In the world of modern nutrition, almost everyone is on one diet or another, and people dwell on fats, proteins, and lists of “good” and “bad” foods. Low fat, low carb, Paleo, vegan, Atkins…. each day we are hit with a new discovery that touts the health benefits of a certain way of eating. Diet books are bestsellers and there is a constant barrage of news programs and articles on the fastest way to lose weight.
But it wasn’t too long ago that humans existed without this media blitz, without diet gurus or celebrity chefs telling them what to eat. Instead, they relied on intuition. People simply knew what to eat and how to prepare it without engaging in such a cerebral interpretation of basic human needs.
That’s why I take what I like to call a “post-modern approach to nutrition.” Being healthy is really not all that complicated. The body knows what to eat – it’s the brain that makes mistakes. Maybe you heard about a diet that sounded great in theory, but after a week of eating that way, you started to feel weak or bloated. You don’t have to read nutrition books to know what foods are right or wrong for you. Instead, you can foster a deep relationship with your body in which it naturally tells what it needs to function at its highest potential. This post-modern approach will help you cultivate the ability to eat intuitively.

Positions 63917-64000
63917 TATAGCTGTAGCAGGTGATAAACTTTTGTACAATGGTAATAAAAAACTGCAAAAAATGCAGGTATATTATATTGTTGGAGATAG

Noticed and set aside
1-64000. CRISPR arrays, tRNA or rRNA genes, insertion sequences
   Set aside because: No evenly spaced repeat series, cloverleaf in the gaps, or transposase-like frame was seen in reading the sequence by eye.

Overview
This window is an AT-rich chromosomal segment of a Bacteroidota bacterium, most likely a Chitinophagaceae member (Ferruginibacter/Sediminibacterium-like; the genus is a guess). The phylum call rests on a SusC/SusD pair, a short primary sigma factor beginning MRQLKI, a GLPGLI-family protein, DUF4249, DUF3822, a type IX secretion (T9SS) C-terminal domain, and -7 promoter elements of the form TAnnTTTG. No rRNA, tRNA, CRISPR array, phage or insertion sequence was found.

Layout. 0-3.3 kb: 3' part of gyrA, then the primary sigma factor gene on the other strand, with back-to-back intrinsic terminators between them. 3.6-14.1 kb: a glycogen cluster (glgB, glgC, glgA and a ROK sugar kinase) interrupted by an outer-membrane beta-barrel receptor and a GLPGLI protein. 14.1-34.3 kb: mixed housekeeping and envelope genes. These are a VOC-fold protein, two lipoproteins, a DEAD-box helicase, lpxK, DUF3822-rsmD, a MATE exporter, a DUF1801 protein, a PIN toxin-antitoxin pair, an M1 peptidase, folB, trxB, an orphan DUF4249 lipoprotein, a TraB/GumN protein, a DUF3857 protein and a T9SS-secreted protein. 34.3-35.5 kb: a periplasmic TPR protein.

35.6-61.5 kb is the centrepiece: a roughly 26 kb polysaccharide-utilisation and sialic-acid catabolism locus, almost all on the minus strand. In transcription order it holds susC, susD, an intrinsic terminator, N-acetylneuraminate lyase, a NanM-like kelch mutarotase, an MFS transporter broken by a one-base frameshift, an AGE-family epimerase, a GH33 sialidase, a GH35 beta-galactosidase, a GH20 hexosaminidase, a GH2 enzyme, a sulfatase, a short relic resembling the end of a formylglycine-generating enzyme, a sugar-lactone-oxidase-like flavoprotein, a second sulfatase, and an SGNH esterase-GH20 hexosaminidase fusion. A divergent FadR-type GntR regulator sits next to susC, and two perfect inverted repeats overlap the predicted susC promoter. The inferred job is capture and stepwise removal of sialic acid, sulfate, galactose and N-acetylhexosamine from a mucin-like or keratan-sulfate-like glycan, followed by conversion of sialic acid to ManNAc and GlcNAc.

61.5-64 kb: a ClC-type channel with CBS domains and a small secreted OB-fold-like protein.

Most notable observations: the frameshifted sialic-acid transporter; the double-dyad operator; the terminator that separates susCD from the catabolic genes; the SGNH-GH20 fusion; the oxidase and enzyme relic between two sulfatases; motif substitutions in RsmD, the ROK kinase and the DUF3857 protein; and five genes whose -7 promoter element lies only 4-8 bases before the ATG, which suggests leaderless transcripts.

Fortunately, you already have free, 24-hour access to the world’ most sophisticated laboratory for testing how foods affects your body and your health. You’re living in it! Your body is a sophisticated bio-computer. By learning to listen to your body and discovering an understanding of what foods it needs and when it needs them, you will discover what is best for you.
If you doubt this connection to your body, begin by acknowledging that your body is highly intelligent. You heart never misses a beat and your lungs are always breathing in and out. You can trust your body. It has evolved helpful instincts to keep you alive and well.
As a way of tuning into your body and learning how to listen to its messages, I recommend trying this breakfast experiment. Explore a different breakfast every day for a week. Jot down what you eat and how you feel, both right after the meal and then again two hours later.